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Featured council: London Borough of Harrow

Thu 29th September 2016, 9:35 am

Sitematch London speaks to Harrow Council's regeneration team, led by head of regeneration and design, Tobias Goevert and divisional director of regeneration, enterprise and planning, Paul Nicholls to learn more about one of the borough's key development opportunities.

Can you provide a brief overview of Poets’ Corner and how you see it being redeveloped?

Poets’ Corner is the flagship project in Harrow’s multimillion pound regeneration programme.

The site is currently an operational office and civic centre for Harrow Council, located close to Harrow and Wealdstone Station.

We’re proposing that the 4.4 hectare site will be developed in a minimum of two phases into a residential-led, mixed-use urban quarter. The project involves demolishing all of the existing buildings and delivering 850 new homes across a range of tenures (including at least 200 build-to-rent units to be retained by the council), a new school, commercial and community space, and high quality public realm and landscaping.

A multiple award winning, multi-disciplinary design team (led by Stephen Taylor Architects) was appointed in January 2016 to create a site masterplan and detailed designs for phase one.

What is the history of the site?

In 1934 Harrow Urban District Council was formed when Harrow-on-the-Hill Urban District and Wealdstone Urban District were brought together with part of Hendon Rural District.

The new council inherited the offices of its predecessors at Peel Road, Wealdstone and at Harrow-on-the-Hill; although these were far from sufficient for the new, larger council. During these early years it was not uncommon for council meetings to be held in the restaurant of the Odeon Cinema in Wealdstone. The new local authority needed new offices, a council chamber and committee rooms.

Eventually (after the war intervened), in 1950, the council chose a site at Poets’ Corner, from a shortlist, as the most suitable place for their new civic centre. They approached Middlesex County Council to secure its allocation in the County Plan as an area for “comprehensive redevelopment for civic centre and housing purposes”.

Mr Brandon-Jones was chosen to design the new civic centre by the council from a list of architects compiled at the recommendation of the borough architect and the president of the Royal Institute of British Architects. His first design proposal, developed in 1959, failed to win the community’s support and triggered a petition calling for an open architectural competition.

The council therefore launched a new competition in 1964. Assessors included Sir Basil Spence, Sir Hugh Casson and Professor A. Douglas Jones. By the close of the competition in 1964 the council had received 68 entries. In a unanimous decision the assessors awarded the first prize to a design by Mr. Eric G Broughton.

Eric Broughton’s design consisted of a group of six separate buildings set well back from Station Road; the intervening space was to be used for car parking. The original design included an enclosed car park decked with a public piazza that was sadly never delivered despite warnings from the jury not to create a ‘windswept concrete desert’. The new civic centre site was to be developed in two phases. Phase one included the departmental offices, civic suite, library, staff canteen, and caretaker’s quarters. Phase two – comprising a large assembly hall, a small hall, an experimental theatre and ancillary facilities was never implemented.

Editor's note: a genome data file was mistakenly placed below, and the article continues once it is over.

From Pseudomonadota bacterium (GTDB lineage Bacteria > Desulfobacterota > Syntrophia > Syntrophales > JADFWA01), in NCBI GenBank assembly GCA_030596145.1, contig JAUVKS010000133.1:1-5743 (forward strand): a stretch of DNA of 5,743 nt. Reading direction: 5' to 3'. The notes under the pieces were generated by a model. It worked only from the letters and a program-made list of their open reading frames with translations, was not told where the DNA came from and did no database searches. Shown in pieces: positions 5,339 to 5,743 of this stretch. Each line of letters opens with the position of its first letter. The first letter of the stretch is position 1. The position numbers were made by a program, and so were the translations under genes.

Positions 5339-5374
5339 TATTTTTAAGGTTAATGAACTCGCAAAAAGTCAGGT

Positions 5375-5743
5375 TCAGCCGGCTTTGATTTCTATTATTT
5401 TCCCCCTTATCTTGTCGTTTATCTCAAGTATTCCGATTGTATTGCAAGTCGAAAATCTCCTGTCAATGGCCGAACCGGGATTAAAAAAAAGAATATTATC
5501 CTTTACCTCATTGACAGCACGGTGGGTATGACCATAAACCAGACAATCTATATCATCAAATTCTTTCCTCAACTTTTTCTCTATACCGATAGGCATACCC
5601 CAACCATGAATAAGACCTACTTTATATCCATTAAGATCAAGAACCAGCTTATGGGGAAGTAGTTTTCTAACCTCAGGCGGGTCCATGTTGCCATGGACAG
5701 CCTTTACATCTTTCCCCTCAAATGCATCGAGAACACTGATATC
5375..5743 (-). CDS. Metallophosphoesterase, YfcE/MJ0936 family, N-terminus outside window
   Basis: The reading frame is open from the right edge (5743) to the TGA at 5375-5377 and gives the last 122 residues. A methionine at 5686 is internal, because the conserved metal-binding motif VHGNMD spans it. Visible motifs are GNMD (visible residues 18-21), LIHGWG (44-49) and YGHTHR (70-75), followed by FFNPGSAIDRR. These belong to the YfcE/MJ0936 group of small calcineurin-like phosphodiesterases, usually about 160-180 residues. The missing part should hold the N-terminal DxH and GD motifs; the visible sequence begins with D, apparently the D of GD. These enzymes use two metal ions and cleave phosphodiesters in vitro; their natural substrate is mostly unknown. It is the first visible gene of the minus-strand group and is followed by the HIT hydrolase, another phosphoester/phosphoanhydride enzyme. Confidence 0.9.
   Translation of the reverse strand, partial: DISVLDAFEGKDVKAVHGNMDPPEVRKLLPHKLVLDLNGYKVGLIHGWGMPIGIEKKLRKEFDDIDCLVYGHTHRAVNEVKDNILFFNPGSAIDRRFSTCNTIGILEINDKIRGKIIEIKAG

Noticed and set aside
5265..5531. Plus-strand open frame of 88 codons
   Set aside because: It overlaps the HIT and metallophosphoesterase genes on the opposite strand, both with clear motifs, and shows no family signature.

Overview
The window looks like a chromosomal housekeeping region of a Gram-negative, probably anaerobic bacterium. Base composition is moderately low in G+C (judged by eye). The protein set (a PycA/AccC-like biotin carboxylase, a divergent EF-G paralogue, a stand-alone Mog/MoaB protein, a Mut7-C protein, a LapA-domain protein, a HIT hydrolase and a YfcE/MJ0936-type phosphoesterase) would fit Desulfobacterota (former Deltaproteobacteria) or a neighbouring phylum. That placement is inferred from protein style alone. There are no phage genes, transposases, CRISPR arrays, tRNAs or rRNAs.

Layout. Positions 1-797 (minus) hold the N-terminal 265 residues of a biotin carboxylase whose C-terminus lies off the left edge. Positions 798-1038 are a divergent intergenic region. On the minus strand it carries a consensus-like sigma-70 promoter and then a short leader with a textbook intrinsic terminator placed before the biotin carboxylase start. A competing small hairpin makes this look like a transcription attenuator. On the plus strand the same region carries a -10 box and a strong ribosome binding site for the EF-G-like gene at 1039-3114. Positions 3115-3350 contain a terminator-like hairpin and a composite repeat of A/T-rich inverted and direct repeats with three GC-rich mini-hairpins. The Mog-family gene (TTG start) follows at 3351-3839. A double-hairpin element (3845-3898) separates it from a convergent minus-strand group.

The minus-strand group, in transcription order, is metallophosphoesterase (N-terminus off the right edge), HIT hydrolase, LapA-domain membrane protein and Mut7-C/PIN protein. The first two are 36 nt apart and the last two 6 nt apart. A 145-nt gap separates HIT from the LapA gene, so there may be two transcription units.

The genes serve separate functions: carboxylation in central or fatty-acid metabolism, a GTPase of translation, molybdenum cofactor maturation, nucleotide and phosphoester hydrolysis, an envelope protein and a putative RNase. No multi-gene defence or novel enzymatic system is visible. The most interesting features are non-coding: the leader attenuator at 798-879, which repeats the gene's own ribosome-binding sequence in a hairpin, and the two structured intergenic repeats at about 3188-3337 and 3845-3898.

Departments took up occupation in November 1972 and the new civic centre was officially opened on 6 May 1973.

How will the site be brought to market, and what are the timelines?

The current delivery approach is based on the ‘great estates’ model: the council retains freehold, controls and designs the masterplan, achieves planning permission for the entire site, directly delivers phase one and provides serviced plots to be sold to third party developers who will develop the remainder of the site as per a design code locked in at planning and through any development agreement.

Specifically, the council delivers and funds phase one by appointing a contractor, either via a framework or OJEU process. The council will separately appoint third party developer(s) to deliver phase two, via an OJEU process, to deliver all remaining plots. Contractor procurement is likely to begin in the new year.

How does this site sit within the council’s wider regeneration strategy?

The existing civic centre was developed in the 1970s and is no longer fit for purpose; major repairs are required to the building and services. There is therefore a need for the council to refurbish or relocate.

The Heart of Harrow Area Action Plan identifies the comprehensive redevelopment of the current civic centre site as a key initiative in the regeneration of the borough. Building a new civic centre unlocks this site for that purpose.

The council intends to leverage its role as landowner, acting as client and developer to transform the site into an exemplar compact urban quarter with more than 800 new high quality homes (including private for sale, affordable and council owned private residential homes with the potential for custom build) and create a new school; community facilities; and new retail, work and commercial space to increase local economic growth and create jobs. The aim is to create over 500 jobs as well as supporting young people into apprenticeships and jobs, supporting adult community learners and helping unemployed residents back into work.

To learn more about this site, meet Harrow Council at Sitematch London by booking your place today. 

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